Yesterday, GM started to detail how exactly WMATA wants to make bus service in Georgetown worse. Discussing the changes to the D2 and G2 was enough for a full article. Today GM will discuss the other bad ideas WMATA has.
The first, and perhaps least controversial, involves the elimination of the 30N and 30S lines. These are the sole remaining fully crosstown 30-series routes. Once just about all of the 30-series buses traveled all the way across DC. Over the years those routes have been chopped up, with the main logic being that if you want to travel all the way across DC, you probably ought to switch to Metrorail at some point. That argument will be even stronger if WMATA goes forward with its plan to provide free transfers between bus and Metrorail.
WMATA continues to claim that the trips would be replaced by additional trips on the 31 and 33 routes. But it does not specify how many of each route would be added. The 31 is less useful for Georgetowners, since it only goes to Foggy Bottom. If you want to go further downtown, you’ll have to wait for a 33. Pretty much no matter what there will be fewer rides from Georgetown to downtown, since at least some 30N and 30S trips will be replaced by the 31. That’s unfortunate.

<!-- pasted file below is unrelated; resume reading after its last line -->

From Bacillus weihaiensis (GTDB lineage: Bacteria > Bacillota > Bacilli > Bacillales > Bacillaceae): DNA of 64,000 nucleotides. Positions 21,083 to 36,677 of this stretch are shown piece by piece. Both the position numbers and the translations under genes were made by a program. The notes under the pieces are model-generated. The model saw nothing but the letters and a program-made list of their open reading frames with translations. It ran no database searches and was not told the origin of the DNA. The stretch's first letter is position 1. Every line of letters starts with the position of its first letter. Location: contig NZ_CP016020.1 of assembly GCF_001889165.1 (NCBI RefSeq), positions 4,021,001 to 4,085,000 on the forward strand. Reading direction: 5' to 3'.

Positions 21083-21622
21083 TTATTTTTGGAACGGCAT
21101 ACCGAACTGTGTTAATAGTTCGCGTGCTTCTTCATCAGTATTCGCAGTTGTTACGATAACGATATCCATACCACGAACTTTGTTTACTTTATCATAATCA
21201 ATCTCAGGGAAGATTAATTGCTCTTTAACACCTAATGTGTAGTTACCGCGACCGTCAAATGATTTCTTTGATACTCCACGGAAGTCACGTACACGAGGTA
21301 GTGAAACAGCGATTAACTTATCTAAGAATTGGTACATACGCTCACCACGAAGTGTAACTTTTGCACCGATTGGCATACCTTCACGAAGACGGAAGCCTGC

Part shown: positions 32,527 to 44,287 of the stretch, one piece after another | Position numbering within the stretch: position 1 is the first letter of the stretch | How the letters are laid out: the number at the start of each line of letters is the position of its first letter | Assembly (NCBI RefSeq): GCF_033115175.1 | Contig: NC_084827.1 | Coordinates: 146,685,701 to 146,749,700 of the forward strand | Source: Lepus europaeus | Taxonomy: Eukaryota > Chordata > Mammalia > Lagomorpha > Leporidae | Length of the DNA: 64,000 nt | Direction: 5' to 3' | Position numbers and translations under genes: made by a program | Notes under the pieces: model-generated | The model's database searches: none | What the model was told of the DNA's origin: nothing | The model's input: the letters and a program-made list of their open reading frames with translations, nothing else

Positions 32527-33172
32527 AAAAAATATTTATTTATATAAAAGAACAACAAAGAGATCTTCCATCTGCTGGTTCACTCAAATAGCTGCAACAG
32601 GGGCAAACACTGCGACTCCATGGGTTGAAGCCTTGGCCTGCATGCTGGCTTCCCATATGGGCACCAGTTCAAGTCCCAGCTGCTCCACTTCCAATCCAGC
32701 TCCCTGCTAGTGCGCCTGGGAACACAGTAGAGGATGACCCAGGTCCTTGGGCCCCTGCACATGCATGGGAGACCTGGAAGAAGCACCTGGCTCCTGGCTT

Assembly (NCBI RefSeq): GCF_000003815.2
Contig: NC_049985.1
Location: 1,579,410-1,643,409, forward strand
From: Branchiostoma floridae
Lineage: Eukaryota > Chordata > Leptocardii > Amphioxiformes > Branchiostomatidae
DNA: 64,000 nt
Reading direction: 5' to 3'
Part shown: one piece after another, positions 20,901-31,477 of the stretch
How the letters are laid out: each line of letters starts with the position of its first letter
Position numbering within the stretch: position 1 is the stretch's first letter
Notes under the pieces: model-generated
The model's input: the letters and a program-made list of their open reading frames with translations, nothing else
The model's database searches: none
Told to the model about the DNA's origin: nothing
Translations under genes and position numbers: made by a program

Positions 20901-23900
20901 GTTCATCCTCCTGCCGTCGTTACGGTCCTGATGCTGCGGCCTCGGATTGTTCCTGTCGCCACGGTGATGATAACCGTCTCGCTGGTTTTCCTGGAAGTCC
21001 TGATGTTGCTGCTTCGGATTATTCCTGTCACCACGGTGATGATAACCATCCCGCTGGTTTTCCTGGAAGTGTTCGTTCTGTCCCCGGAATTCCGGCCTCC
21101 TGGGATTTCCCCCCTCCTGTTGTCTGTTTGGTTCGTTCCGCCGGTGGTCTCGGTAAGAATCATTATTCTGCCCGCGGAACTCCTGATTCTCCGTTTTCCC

Speaking of WMATA taking away rides downtown, it is also proposing eliminating the D1 entirely. This rush hour service provides trips from Glover Park to Franklin Square (it used to go all the way to Union Station). Currently the D1 runs six times an hour. Since WMATA is not proposing to replace this service with any additional service, this would be a big reduction. This will of course impact those that use the D1 to get downtown. They’ll only have the D6 now (which won’t run more frequently). But it will also impact those that use the D1 to supplement the D2 and the D6 for trips between Georgetown and Dupont.
Finally, WMATA is proposing ending the D5 entirely. This route goes from Farragut Square to the Palisades, via M St. through Georgetown. Losing this takes away yet another route between downtown and Georgetown.
All in all, these changes represent a significant reduction in bus service to Georgetown, the largest residential, job, and commercial center without a Metrorail station. WMATA should reject all of them.